PORN, death, drug addiction, infidelity, illness and emotional neediness. Good job it's a sunny day.
The first 20 minutes of conversation with Mark Davies Markham are full of it. A wagon of heavy goods brought to the table. And the starters haven't even arrived yet.
They might be laden issues – but (sigh of relief) they are not his. Instead, the Bootle-born writer of last year's Liverpool Nativity and Eric's musical is explaining how they litter practically every page of Diana Melly's startlingly matter-of-fact autobiography.
“It's a play waiting to happen,” he says. With music. It's called Take A Girl Like Me, and so he has.
Ease - and the skill of putting people at it - appears to be something Davies Markham has cultivated to great advantage, or perhaps it comes naturally: either way, Diana Melly is the latest in a line of people-not-to-be-messed-with who has seen fit to entrust the one-time Mencap special needs teacher with their story.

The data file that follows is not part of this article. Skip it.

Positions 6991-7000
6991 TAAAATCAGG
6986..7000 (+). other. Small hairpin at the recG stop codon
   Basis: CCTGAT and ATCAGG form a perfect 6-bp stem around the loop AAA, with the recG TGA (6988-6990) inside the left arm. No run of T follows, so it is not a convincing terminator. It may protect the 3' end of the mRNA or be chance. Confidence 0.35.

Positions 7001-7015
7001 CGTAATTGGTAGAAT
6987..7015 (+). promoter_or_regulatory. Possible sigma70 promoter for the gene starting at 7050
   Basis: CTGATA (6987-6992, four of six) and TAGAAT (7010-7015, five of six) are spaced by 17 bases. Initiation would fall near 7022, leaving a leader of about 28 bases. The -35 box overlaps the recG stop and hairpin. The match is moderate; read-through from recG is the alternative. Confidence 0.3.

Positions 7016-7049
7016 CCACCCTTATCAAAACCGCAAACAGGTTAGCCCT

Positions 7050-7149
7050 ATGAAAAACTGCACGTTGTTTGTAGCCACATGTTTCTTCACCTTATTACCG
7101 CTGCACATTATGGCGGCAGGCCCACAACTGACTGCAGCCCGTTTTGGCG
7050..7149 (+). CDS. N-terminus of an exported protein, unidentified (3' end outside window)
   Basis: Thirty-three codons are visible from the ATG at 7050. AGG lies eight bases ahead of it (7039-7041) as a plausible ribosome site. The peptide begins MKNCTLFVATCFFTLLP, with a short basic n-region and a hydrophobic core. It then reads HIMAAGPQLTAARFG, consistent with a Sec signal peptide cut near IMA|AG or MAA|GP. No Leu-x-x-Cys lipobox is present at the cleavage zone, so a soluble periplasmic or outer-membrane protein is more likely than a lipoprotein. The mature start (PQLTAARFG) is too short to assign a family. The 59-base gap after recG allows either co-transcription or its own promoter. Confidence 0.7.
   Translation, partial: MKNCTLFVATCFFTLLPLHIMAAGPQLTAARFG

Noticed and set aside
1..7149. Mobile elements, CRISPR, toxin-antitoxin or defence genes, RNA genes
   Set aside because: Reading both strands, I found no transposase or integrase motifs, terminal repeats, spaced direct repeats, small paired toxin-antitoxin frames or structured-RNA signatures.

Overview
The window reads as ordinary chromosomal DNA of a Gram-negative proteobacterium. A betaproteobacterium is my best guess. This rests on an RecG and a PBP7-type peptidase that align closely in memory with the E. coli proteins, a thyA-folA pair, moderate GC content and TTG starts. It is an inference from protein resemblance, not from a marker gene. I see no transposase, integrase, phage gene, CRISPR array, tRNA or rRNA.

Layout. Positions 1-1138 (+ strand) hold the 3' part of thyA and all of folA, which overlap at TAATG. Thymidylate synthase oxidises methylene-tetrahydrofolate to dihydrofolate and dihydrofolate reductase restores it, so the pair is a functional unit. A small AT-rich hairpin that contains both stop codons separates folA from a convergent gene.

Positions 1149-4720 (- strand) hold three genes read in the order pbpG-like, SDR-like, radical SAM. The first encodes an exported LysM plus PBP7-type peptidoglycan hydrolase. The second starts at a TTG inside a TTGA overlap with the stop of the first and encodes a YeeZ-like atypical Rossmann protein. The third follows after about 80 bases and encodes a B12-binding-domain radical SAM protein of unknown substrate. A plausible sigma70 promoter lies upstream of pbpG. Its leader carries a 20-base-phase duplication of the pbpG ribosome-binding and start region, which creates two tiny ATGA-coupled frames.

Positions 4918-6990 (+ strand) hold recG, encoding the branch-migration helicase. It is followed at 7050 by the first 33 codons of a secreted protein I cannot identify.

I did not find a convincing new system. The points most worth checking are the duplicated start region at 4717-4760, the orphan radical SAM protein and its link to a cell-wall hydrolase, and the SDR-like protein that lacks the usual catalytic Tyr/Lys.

The Eric's gig, at the Everyman, was something of a sacred cow and could have gone horribly wrong.
“Yes, he agrees. “People had deeply personal and possessive feelings about the place.” However, far from the masses revolting, they generally seemed to embrace the fact that he had made the story his own - his true journey of battling leukaemia. But that's gone now. Davies Markham is keen not to be thought of as “the remission man”. Life, in every sense, goes on.
Before that, the musical Taboo, concerning the life of Boy George (who wrote the music), could easily have been a turkey. It was a smash hit. It was nominated for four Laurence Olivier awards and the two have stayed good friends.